Data logging update - January 2001

Data logging, the technology for teaching science, becomes unbelievably easy this month. Breaking with traditions that go back years, new sensors now plug directly into the computer and are ready and working within seconds. The range of sensors from Pasco use the ‘USB’ socket found on many machines. They bring ‘plug and play’ measuring to science lessons. Plug in a temperature sensor, see the software launch and you’ve a system that’s as slick as it needs to get. That this ‘PASPort’ sensor, eschews power supplies, batteries and fussy interface boxes will suit many settings, though the target is pupils at ages 9-14.

There’s more to this than taking temperatures. Using other plug-and-play sensors you can measure distance, heart rate, force and pH. Swap them around and the software comes up roses, offering a correctly scaled graph ready for a investigation. The software also links to a huge work scheme of electronic sheets that not only illustrate a task but guide pupils through it. In turn these link to several tomes of curriculum, which if US flavoured, merit study for their attention to detail.

In the last couple years, US company Pasco have come to the fore with ground breaking, high performance equipment. Much of this has no equal, even here in the UK, the centre of the data logging universe. Their Science Workshop systems has shown itself to offer the very fast data capture that, like an oscilloscope, put sound waves and lamp flicker on the PC screen. Sensors that directly measure force and acceleration make you wonder whether we need to rethink how we teach. A colorimeter that automatically zeroes itself and leaves you to start measuring offers the chemists and biologists similar food for thought. It’s much like the way the calculator impinged on maths teaching.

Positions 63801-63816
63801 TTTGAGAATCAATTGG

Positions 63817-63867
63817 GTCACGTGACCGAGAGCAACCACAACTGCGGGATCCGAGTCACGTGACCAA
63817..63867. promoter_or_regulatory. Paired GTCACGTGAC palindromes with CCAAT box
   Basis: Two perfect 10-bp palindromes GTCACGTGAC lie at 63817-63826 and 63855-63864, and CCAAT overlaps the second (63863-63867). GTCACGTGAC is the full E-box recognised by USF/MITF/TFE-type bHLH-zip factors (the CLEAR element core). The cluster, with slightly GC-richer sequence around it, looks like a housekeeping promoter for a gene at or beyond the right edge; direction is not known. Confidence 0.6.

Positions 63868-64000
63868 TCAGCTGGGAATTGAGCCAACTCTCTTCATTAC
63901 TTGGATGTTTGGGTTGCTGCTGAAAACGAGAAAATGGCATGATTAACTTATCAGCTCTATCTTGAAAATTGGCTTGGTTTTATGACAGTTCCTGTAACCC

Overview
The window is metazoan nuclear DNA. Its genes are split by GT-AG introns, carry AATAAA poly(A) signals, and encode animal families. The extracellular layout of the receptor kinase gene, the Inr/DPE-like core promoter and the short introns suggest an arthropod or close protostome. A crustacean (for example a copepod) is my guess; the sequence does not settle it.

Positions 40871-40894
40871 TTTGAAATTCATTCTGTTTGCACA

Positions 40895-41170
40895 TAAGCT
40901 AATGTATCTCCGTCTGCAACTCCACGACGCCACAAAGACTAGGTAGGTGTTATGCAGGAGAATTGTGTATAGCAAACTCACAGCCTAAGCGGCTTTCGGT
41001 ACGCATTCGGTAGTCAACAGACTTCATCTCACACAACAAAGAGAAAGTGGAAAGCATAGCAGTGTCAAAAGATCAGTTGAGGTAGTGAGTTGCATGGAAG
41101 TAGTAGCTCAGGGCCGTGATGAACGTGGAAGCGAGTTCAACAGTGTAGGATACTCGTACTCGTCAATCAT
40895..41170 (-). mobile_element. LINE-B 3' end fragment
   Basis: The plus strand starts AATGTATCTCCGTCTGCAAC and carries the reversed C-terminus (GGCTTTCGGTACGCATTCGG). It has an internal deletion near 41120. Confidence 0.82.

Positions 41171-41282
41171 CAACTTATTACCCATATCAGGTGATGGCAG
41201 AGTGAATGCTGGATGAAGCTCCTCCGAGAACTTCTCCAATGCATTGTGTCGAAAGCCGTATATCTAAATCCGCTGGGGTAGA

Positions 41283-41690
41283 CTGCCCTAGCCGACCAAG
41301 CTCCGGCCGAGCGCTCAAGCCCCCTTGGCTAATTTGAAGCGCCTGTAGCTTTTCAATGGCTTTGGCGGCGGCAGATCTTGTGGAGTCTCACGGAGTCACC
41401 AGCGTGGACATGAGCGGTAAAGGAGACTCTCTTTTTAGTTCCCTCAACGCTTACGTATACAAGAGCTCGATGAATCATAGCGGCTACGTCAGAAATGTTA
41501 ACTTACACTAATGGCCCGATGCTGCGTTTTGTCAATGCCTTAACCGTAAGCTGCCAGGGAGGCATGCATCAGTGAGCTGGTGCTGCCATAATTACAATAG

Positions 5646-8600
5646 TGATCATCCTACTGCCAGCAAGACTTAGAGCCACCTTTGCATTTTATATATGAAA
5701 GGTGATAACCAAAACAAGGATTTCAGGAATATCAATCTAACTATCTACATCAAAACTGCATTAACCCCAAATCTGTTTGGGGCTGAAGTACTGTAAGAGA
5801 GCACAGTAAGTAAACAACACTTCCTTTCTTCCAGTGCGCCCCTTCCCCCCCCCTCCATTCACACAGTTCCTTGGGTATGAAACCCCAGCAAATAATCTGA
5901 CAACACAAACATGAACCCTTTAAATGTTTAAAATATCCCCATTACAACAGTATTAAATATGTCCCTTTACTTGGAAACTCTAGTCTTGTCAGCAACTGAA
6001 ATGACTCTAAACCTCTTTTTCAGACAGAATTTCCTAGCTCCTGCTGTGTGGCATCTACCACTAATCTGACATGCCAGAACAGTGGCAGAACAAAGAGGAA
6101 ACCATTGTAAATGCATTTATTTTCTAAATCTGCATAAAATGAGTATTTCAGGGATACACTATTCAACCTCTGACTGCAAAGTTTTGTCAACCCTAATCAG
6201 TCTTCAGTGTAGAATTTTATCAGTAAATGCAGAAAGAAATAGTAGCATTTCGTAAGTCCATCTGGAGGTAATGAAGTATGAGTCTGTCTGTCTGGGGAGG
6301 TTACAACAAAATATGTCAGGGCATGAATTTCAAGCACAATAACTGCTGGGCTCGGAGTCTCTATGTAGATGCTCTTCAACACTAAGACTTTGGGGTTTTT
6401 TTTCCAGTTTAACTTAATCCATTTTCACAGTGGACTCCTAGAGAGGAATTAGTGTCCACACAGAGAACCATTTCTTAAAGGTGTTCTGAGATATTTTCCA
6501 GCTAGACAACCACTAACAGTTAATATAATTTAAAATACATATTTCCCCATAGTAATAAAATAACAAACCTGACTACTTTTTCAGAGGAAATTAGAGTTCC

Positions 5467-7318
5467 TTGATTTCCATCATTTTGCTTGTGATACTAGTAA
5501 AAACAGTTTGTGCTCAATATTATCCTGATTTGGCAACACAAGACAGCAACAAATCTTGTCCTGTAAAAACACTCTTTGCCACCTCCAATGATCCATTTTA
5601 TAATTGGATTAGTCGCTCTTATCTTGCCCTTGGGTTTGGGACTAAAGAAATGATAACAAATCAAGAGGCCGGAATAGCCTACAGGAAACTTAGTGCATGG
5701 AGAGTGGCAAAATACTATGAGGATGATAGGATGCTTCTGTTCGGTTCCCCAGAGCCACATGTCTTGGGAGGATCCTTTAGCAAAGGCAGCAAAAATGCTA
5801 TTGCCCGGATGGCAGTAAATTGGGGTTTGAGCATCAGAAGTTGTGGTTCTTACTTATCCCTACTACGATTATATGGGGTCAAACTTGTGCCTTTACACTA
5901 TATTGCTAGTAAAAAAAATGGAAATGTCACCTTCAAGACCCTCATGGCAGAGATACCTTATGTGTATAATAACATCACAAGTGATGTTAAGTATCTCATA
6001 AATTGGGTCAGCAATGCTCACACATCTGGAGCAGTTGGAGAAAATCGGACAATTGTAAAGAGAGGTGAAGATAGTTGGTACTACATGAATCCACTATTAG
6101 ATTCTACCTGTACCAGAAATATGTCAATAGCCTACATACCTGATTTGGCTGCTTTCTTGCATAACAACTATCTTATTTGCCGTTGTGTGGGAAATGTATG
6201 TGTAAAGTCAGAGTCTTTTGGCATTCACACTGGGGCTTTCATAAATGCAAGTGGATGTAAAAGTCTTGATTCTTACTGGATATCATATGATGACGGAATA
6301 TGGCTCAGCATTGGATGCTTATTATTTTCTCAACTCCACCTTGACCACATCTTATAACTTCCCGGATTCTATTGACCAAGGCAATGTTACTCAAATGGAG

Pasco’s data logging software called Data Studio (downloadable free demo at www.pasco.com) showed how it was possible to exploit the capabilities of modern computers. Its ‘go ahead and try it’ approach lets you rescale graphs, change settings and tweak the display as you take readings. Its built-in worksheet maker quickly brings the whole business of managing a lesson to a head. Data Studio isn’t a bundled in piece of software, it’s a serious glance at how we might do science this century.

The Passport range is rightly aimed at the younger end of school where they will be used occasionally and reliability is paramount. To a large extent, the success rate and the lower cost of training staff might offset their highish cost. If that might makes them less that perfect put aside the idea of buying lots of them and you can find here a brilliant, very reliable distance sensor, heart monitor and pH meter to use from time to time.

Data logging has been synonymous with technology not working. Whereas in recent years the flat battery has been king, a USB connection offers power in the plug and pushes all that into history. Plug and play had to come to data logging one day, but really it didn’t have to be this good.

 
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